Title: The Cry of The Halidon
Author: Robert Ludlum
Ryder, Jonathan (pseud. for Robert Ludlum) (1974). The Cry of The Halidon. New York: Delacorte Press
Date Updated: April 16, 2015
Taut with international intrigue and frenetic action, Robert Ludlum’s novels are generally highly entertaining and rich with suspense. The standard of The Cry of the Halidon, however, is well below his usual.
Unlike most of his other books, The Cry of the Halidon is rarely suspenseful and does not build to a recognizable climax. The plot is typical Ludlum fare, with Alexander Tarquin Mcauliff selected by a company—Dunstone Limited—to head a survey team deep into the Jamaican forests. Minutes after successfully attaining the survey assignment, he is approached by British Intelligence and informed that the motives of Dunstone are far from honest.
Naturally, he finds himself involved not only with British Intelligence, Dunstone, and the rebel factions of Jamaica, but also with a third faction, an organization known only as the “Halidon.” While initially this may seem gripping and interesting, the text quickly becomes confused and rambling. With so many hostile organizations and no primary antagonist, it is frequently difficult to comprehend the plot, let alone the actions of the main character.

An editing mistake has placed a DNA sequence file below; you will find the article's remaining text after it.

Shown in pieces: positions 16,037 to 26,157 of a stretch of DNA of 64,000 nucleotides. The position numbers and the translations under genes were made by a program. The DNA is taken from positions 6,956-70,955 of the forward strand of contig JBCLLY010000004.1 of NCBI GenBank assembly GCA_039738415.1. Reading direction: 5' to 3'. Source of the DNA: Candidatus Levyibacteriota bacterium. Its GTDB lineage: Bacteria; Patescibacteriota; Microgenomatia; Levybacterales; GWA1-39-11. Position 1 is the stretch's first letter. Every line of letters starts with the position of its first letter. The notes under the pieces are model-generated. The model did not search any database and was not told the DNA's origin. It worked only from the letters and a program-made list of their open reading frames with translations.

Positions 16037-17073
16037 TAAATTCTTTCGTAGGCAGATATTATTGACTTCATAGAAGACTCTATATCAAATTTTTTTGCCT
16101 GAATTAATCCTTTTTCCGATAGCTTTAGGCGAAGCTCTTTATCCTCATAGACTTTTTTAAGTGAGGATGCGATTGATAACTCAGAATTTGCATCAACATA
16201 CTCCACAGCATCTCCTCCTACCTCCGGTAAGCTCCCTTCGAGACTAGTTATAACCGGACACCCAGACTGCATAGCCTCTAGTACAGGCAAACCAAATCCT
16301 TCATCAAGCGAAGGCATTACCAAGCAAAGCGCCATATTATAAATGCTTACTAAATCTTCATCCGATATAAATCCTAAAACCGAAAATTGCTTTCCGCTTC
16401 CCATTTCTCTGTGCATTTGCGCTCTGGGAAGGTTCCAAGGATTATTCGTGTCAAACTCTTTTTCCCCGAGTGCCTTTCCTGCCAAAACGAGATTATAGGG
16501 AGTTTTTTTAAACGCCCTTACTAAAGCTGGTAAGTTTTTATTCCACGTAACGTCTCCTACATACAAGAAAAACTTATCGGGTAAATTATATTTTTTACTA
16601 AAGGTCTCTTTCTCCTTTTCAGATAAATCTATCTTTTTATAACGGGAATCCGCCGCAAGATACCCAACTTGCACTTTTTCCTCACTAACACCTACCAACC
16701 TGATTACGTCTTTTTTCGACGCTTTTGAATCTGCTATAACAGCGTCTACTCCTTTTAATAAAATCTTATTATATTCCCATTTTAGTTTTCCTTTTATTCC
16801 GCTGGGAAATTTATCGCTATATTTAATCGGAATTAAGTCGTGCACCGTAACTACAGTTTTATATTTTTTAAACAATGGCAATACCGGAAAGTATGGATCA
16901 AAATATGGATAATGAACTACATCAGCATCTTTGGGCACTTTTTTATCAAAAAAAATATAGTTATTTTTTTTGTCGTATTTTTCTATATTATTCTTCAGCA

Although the novel does become more interesting at its conclusion, I found The Cry of the Halidon to be ultimately unsatisfying, with its more suspenseful elements overwhelmed by a confusing plot, a sprawling diction and a lackluster climax.